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Description

⚡️Faster subsequent page-loads by prefetching in-viewport links during idle time

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quicklink

Faster subsequent page-loads by prefetching in-viewport links during idle time

How it works

Quicklink attempts to make navigations to subsequent pages load faster. It:

  • Detects links within the viewport (using Intersection Observer)
  • Waits until the browser is idle (using requestIdleCallback)
  • Checks if the user isn't on a slow connection (using
    navigator.connection.effectiveType
    ) or has data-saver enabled (using
    navigator.connection.saveData
    )
  • Prefetches URLs to the links (using
    or XHR). Provides some control over the request priority (can switch to
    fetch()
    if supported).

Why

This project aims to be a drop-in solution for sites to prefetch links based on what is in the user's viewport. It also aims to be small (< 1KB minified/gzipped).

Multi page apps

Installation

For use with node and npm:

npm install --save quicklink

You can also grab

quicklink
from unpkg.com/quicklink.

Usage

Once initialized,

quicklink
will automatically prefetch URLs for links that are in-viewport during idle time.

Quickstart:


For example, you can initialize after the

load
event fires:

ES Module import:

import { listen, prefetch } from "quicklink";

Single page apps (React)

Installation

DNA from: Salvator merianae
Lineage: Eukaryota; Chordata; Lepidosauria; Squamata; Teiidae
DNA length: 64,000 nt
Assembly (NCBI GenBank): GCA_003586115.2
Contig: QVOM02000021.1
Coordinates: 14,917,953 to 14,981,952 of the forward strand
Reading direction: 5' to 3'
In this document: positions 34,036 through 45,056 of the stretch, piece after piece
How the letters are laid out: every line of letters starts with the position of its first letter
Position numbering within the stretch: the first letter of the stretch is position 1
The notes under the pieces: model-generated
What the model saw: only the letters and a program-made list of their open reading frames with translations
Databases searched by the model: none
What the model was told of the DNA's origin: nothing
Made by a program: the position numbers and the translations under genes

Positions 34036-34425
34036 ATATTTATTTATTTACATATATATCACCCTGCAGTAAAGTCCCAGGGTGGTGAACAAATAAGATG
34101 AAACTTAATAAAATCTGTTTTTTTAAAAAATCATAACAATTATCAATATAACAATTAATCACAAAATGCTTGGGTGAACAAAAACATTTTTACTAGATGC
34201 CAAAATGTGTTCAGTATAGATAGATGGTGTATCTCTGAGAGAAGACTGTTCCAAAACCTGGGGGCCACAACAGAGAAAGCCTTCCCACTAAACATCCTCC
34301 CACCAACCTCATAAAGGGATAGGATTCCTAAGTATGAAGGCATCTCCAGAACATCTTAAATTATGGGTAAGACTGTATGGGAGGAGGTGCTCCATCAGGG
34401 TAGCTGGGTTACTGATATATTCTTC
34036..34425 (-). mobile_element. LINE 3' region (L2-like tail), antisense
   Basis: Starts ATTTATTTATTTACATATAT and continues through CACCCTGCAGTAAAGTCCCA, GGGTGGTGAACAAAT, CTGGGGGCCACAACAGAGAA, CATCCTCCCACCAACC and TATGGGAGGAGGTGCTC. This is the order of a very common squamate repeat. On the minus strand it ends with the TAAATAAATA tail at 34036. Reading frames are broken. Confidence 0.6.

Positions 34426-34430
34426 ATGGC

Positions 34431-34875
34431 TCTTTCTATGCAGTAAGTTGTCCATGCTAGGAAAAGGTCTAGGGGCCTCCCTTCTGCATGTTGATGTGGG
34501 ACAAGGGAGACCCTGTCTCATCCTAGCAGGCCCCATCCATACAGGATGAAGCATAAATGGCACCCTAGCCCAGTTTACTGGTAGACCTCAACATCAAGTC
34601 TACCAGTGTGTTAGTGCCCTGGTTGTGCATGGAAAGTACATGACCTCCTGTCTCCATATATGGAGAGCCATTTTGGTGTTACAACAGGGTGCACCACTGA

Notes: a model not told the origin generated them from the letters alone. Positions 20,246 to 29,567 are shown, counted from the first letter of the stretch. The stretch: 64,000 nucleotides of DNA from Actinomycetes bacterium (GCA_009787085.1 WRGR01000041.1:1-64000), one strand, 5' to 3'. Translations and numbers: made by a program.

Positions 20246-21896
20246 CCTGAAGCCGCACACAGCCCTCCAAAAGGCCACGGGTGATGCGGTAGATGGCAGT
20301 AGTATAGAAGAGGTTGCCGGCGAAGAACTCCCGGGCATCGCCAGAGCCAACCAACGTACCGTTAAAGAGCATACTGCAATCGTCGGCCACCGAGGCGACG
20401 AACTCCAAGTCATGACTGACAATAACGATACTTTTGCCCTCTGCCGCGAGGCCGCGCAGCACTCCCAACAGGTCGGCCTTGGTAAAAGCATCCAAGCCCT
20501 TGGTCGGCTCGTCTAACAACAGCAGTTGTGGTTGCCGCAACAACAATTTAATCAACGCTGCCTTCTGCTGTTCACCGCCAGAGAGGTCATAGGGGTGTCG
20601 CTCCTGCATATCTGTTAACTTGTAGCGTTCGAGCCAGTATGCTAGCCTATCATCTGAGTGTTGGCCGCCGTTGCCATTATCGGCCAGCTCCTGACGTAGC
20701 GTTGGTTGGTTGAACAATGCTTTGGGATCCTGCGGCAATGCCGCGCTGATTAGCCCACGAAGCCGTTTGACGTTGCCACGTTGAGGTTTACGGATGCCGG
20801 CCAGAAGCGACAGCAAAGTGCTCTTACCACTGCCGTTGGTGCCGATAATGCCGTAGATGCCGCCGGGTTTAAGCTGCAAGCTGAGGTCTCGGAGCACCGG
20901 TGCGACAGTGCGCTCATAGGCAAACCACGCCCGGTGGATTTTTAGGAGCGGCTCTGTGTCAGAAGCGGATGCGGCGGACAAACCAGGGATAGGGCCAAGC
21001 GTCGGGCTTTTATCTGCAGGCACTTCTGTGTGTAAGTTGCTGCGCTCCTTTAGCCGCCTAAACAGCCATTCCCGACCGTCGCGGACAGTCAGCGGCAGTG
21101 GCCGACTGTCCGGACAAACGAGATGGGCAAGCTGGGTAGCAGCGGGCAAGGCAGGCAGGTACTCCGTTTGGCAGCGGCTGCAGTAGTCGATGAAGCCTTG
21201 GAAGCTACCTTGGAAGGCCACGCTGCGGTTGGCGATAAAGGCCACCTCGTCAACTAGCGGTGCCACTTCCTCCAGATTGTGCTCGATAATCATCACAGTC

First, install the packages with node and npm:

npm install quicklink webpack-route-manifest --save-dev

Then, configure Webpack route manifest into your project, as explained here. This will generate a map of routes and chunks called

rmanifest.json
. It can be obtained at:
  • URL:
    site_url/rmanifest.json
  • Window object:
    window.__rmanifest

Usage

Import

quicklink
React HOC where want to add prefetching functionality. Wrap your routes with the
withQuicklink()
HOC.

Example:

import { withQuicklink } from 'quicklink/dist/react/hoc.js';

const options = { origins: [] };

Loading...}>

API

quicklink.listen(options)

Returns:

Function

A "reset" function is returned, which will empty the active

IntersectionObserver
and the cache of URLs that have already been prefetched. This can be used between page navigations and/or when significant DOM changes have occurred.

options.el

Type:

HTMLElement

Default:
document.body

The DOM element to observe for in-viewport links to prefetch.

options.limit

Type:

Number

Default:
Infinity

The total requests that can be prefetched while observing the

options.el
container.

options.throttle

Type:

Number

Default:
Infinity

The concurrency limit for simultaneous requests while observing the

options.el
container.

options.timeout

Type:

Number

Default:
2000

The

requestIdleCallback
timeout, in milliseconds.

Note: The browser must be idle for the configured duration before prefetching.

options.timeoutFn

Type:

Function

Default:
requestIdleCallback

A function used for specifying a

timeout
delay.
This can be swapped out for a custom function like networkIdleCallback (see demos).

By default, this uses

requestIdleCallback
or the embedded polyfill.

options.priority